"My," the girl said. "What big ears you have!"
"The better to hear you with, my child."
"Grandma, what big eyes you have!"
"The better to see you with, my dear."
"Goodness me," said Little Red Riding Hood. "Just look at those large hands!"
"The better to hug you with."
"Oh, that mouth, grandma. What a huge, gigantic, ENORMOUS mouth!"
"The better to eat you with!"
And in one leap, the wolf was out of the bed and had gobbled Little Red Riding Hood up.
Most parents will remember reading the story of Little Red Riding Hood at some point during their own childhood. The tale remains a favourite among toddlers and pre-schoolers - thanks to a memorable cast of characters, including a scary Big Bad Wolf and a heroic Hunter, as well as the interactive dialogue.
It is also a story you can easily adapt or extend to engage with your child. After all, making stories come alive keeps a child interested and helps him absorb new ideas. Early childhood literacy instructor Suzannah Chua has plenty of ideas on how to make the most out of story time – the key thing, she suggests, is to try and help your child relate to the story.
“Create an entrance to the story by choosing stories the children can relate to. For instance, Chinese New Year is an awesome time to bring in Little Red Riding Hood," she says. "Start off with a discussion about your child's clothing and what it means, and why [most Chinese] dress in red on Chinese New Year." After that, seguing into a story about a little girl with a pretty red riding hood is simple.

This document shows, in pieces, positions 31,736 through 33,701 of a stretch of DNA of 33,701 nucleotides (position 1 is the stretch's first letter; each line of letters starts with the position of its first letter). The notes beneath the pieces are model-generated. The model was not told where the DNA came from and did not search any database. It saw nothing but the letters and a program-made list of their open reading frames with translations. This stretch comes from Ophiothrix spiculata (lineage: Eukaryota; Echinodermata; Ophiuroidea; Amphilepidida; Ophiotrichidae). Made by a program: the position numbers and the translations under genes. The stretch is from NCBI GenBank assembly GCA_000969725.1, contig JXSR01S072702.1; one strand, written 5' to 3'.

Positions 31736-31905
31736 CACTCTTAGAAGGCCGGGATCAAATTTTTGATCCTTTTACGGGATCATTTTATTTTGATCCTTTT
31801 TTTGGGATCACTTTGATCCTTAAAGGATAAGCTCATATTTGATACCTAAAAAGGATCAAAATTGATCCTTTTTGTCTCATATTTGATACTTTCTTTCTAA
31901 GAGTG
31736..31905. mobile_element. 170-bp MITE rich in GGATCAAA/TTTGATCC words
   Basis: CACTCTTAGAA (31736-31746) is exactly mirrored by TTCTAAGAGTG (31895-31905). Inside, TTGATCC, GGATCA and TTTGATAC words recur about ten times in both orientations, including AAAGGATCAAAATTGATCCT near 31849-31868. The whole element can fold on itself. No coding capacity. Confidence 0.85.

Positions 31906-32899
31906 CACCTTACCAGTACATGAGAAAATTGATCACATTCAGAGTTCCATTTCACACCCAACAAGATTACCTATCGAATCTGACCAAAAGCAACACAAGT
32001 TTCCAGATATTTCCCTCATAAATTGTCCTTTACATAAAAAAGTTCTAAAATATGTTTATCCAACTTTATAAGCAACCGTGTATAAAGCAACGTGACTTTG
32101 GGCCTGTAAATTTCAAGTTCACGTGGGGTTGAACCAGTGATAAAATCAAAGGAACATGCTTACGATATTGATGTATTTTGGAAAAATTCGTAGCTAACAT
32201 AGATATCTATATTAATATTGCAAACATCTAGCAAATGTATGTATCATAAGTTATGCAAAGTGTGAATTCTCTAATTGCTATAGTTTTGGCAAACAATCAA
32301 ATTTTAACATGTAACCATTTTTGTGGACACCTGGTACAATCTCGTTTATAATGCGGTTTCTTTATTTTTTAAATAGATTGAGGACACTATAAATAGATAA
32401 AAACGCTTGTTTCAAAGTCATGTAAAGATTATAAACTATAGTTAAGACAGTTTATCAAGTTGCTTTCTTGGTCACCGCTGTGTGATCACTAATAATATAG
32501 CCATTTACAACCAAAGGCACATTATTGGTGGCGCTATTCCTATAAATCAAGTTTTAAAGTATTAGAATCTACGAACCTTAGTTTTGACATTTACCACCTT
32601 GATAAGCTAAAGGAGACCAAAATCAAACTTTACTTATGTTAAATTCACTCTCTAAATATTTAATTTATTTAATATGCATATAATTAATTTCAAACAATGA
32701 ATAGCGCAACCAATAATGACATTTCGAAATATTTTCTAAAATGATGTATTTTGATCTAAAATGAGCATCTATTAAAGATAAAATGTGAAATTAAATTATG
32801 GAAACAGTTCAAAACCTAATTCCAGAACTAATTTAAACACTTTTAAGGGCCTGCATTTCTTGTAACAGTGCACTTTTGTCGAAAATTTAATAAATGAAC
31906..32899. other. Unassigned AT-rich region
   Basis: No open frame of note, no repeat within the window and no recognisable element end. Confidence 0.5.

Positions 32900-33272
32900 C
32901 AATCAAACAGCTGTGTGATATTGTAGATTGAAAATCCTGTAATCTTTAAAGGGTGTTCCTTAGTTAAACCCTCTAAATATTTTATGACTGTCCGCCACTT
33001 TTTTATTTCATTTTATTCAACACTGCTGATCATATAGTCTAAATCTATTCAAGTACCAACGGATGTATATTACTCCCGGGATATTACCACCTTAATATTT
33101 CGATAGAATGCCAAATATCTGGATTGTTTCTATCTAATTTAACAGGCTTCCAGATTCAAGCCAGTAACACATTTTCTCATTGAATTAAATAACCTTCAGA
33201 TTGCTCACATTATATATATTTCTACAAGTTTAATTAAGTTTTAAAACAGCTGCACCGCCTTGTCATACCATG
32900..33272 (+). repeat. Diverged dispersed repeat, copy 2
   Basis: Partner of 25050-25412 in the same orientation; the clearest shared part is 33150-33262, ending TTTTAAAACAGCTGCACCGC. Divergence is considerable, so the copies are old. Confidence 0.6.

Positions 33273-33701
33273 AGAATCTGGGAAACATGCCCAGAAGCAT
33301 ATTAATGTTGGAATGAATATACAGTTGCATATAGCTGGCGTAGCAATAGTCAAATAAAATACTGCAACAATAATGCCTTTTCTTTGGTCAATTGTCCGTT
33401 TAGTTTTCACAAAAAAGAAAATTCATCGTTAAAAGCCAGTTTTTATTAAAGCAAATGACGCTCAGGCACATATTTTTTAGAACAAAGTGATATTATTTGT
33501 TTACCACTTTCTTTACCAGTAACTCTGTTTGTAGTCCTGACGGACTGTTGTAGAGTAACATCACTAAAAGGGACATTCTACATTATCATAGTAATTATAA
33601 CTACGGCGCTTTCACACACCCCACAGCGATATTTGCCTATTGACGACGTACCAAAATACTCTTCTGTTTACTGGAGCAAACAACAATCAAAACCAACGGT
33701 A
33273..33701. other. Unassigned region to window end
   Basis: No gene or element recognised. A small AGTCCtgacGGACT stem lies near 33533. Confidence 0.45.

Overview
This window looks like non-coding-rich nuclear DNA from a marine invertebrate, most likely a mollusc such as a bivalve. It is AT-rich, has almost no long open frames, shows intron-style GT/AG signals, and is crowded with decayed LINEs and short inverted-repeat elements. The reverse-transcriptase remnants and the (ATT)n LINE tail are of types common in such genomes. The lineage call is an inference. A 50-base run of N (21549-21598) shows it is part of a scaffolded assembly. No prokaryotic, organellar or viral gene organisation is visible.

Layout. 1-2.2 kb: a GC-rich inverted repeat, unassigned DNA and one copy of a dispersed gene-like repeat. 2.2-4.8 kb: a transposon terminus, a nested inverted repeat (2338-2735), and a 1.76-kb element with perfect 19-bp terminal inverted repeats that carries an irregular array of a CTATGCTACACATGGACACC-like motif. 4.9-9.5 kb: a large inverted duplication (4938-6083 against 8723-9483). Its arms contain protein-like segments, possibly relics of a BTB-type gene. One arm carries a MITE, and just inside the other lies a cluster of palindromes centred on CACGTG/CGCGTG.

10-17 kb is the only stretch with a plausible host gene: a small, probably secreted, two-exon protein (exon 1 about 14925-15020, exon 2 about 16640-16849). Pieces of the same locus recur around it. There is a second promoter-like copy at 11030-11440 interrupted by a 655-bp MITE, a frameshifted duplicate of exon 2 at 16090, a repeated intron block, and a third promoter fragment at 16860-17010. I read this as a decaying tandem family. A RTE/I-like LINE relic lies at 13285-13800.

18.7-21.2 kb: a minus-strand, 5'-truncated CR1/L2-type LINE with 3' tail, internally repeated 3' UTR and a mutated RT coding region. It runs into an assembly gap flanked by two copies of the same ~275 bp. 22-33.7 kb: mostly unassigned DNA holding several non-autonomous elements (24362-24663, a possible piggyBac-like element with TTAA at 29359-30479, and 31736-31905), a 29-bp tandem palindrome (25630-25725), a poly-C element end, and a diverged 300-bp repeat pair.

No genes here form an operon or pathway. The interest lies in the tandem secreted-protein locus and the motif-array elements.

Tips on pretend play
Another way to make the story more interesting is to introduce an element of pretend play. Ms Chua suggests trying these ideas:
- Choose parts and act them out together with props.
- Talk about what would have happened if... the hunter hadn't shown up, for example.
- Ask your child to share what he would have done if he were Red Riding Hood, or another of the characters. “Never let gender limit you – boys have some very creative perspectives on what Grandma could have thought while she was trussed up in the closet!” she adds.
Storytelling can also be used to encourage your child to flex his creative muscles. One way is by asking open-ended questions - avoid questions that elicit yes/ no answers. Don't just ask "what colour was Riding Hood's cape?" but instead, ask your child "why do you think she wore a red cape?" Ask for more details than are included in the text - "What does the wolf sound like?" "How little is Red Riding Hood?"
Once the story becomes a familiar one, try encouraging your child to create different versions. Move away from the printed text and just talk about what is happening, based on the accompanying pictures, for example. “Let your child interrupt the story with comments. Talk to him about his thoughts,” adds Ms Chua. “Sometimes, small details in picture books can add a very creative twist to stories!"
One of the best things about Little Red Riding Hood is the many retellings of the story – from its darker incarnations by Charles Perrault and the Grimm brothers to more light-hearted versions, there’s a different story suitable for every age. One version even has grandma hide in the cupboard to avoid scaring younger children who might be terrified by the idea of her getting eaten by the wolf.
Other versions you might want to check out include Roald Dahl’s version found in his collection Revolting Rhymes. Told in a series of rhyming couplets, this poem is funny, quirky and even includes a pistol-wielding Red Riding Hood. Best of all, it’s accompanied by Quentin Blake’s spot-on illustrations.
Lon Po Po is an ancient Chinese version that is perhaps more suitable for older pre-schoolers. It won the 1990 Randolph Caldecott Medal for its watercolour and pastel illustrations.
Whichever version your child enjoys – the main thing is to immerse yourself into the story’s world and have lots of fun. After all, these tips can be applied to any story that captures the imagination of your child – the library is your limit!
Early Childhood Development Agency